A homeless encampment at the Newport Beach transportation center was cleared late Wednesday as police officers began trespassing enforcement requested by the Orange County Transportation Authority.
Up to a dozen tents had been at the Avocado Avenue bus station near San Joaquin Hills Road and MacArthur Boulevard at any given time, set up under shade structures where riders wait for buses or on the pine-shaded dirt slope curving around the station’s northeast edge.
By Thursday afternoon, all were gone, although a few people sat or lay on the pavement, surrounded by their belongings, mostly in plastic bags.
OCTA gave Newport Beach police the go-ahead earlier this month to remove people from the bus station after operating hours. Only OCTA employees or contractors are to be allowed at the station from 11:15 p.m. to 5 a.m. daily, when buses aren’t running. Anyone else is subject to arrest.
Sharon Dasher, 70, said she was the last off the slope Wednesday night. Her tent is being held at the Newport police station, but she kept most of her belongings with her when she slept on the sidewalk after the removal.
“I said, ‘How can you take me away from this?” Dasher said Thursday as she used bungee cords to secure a tarp over a cart holding her personal effects.
Dasher said she lived in Costa Mesa for 50 years before falling into homelessness last year. Arthritis shows in her movements, but she politely declined assistance with packing up.
With her cart in tow, she planned to take a bus to Santa Ana to meet with her counselor at the Mental Health Assn. of Orange County. She said she wants to gather enough money to take another bus to Prescott, Ariz., where her brother lives, possibly by advancing her Social Security check with a payday loan.
Police officers went to the bus station just before 11:30 Wednesday night to tell the people staying there to leave with their possessions. That came about a week after police began advising camp occupants of the station’s public hours. Officers spent about a half-hour clearing the station, said Newport Beach police spokeswoman Heather Rangel.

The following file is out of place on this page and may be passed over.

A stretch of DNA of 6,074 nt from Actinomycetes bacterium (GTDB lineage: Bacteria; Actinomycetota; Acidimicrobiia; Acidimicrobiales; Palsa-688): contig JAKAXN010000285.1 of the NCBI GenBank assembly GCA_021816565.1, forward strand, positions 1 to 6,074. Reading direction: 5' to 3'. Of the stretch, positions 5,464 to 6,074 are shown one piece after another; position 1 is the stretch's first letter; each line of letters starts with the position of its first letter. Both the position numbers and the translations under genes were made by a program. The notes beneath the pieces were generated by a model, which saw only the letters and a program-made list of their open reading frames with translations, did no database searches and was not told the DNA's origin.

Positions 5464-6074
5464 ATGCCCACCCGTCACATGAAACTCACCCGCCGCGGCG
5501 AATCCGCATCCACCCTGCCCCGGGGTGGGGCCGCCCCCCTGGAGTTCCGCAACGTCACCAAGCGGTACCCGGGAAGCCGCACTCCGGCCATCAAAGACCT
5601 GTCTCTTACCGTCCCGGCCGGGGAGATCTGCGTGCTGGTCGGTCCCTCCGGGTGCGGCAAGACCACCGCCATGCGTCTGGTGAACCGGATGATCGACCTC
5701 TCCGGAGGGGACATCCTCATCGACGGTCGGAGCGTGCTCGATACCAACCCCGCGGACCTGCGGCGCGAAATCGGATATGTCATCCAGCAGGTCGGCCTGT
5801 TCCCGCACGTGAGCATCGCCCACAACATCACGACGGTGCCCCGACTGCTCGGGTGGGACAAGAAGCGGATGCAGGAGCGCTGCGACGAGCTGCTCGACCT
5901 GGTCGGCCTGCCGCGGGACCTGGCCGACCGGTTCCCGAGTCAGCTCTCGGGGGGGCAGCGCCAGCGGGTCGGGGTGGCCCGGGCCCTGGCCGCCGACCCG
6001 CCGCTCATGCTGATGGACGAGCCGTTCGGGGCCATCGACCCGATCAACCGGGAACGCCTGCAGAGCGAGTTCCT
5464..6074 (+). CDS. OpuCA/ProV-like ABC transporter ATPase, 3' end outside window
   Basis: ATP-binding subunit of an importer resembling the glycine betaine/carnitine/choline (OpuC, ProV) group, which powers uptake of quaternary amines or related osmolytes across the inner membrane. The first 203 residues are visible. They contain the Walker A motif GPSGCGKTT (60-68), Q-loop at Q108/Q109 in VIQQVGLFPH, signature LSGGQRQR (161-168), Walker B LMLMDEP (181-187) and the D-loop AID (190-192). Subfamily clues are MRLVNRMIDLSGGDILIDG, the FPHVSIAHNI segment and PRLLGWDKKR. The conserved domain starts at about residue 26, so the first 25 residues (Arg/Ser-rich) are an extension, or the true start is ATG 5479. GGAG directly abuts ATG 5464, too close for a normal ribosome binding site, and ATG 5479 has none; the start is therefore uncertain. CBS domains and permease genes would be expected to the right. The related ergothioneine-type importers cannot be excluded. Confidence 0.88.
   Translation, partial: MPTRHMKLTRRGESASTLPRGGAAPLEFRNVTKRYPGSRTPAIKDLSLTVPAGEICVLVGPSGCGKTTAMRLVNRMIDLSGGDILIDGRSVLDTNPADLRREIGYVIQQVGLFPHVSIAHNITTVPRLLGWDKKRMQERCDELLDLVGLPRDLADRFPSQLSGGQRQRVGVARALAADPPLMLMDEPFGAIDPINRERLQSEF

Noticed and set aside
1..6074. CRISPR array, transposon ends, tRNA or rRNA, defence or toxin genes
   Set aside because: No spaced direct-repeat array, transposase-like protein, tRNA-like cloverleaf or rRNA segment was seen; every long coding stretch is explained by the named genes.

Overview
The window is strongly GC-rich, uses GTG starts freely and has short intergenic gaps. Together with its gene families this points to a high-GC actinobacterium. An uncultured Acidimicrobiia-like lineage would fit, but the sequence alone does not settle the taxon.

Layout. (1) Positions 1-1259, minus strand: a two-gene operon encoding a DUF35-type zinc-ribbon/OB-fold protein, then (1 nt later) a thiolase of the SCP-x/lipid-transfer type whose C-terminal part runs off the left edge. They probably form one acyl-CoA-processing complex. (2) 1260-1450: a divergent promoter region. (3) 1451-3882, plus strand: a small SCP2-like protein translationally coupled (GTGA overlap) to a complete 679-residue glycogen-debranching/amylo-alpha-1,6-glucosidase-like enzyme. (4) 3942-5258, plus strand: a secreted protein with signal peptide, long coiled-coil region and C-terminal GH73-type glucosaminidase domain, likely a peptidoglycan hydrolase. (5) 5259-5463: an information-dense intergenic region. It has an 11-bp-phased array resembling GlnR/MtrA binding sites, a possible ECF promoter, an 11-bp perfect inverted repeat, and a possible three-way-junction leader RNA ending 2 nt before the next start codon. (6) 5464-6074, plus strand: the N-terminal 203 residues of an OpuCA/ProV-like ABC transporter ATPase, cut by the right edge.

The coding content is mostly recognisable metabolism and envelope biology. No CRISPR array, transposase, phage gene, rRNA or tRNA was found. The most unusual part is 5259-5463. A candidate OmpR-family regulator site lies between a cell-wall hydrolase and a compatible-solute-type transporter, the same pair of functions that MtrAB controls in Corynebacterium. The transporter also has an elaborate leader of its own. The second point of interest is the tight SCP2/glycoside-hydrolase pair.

One man was arrested on suspicion of trespassing after “he repeatedly refused to leave,” Rangel said.
New signs listing the hours when the station is closed to the public and the relevant state penal code are posted around the site, including on a pole near the wooded slope.
OCTA Chief Executive Darrell Johnson said in a letter to the city that his agency has “experienced various negative secondary effects associated with individuals who remain on the property after its posted hours.”
“These effects include storage of trash and debris, public urination and defecation and active interference with OCTA’s personnel and/or contractors who are attempting to perform maintenance at the property,” according to the letter.
OCTA also is planning a perimeter fence with a locking gate to enclose the depot when buses aren’t running, further preventing overnight stays.
Newport Beach does not have a homeless shelter, but city officials are looking into leasing space at an Avis car rental lot at 4200 Campus Drive near John Wayne Airport for a temporary facility. Staff also is exploring the possibility of converting part of a city-owned maintenance yard at 592 Superior Ave.
Daily Pilot staff writer Julia Sclafani contributed to this report.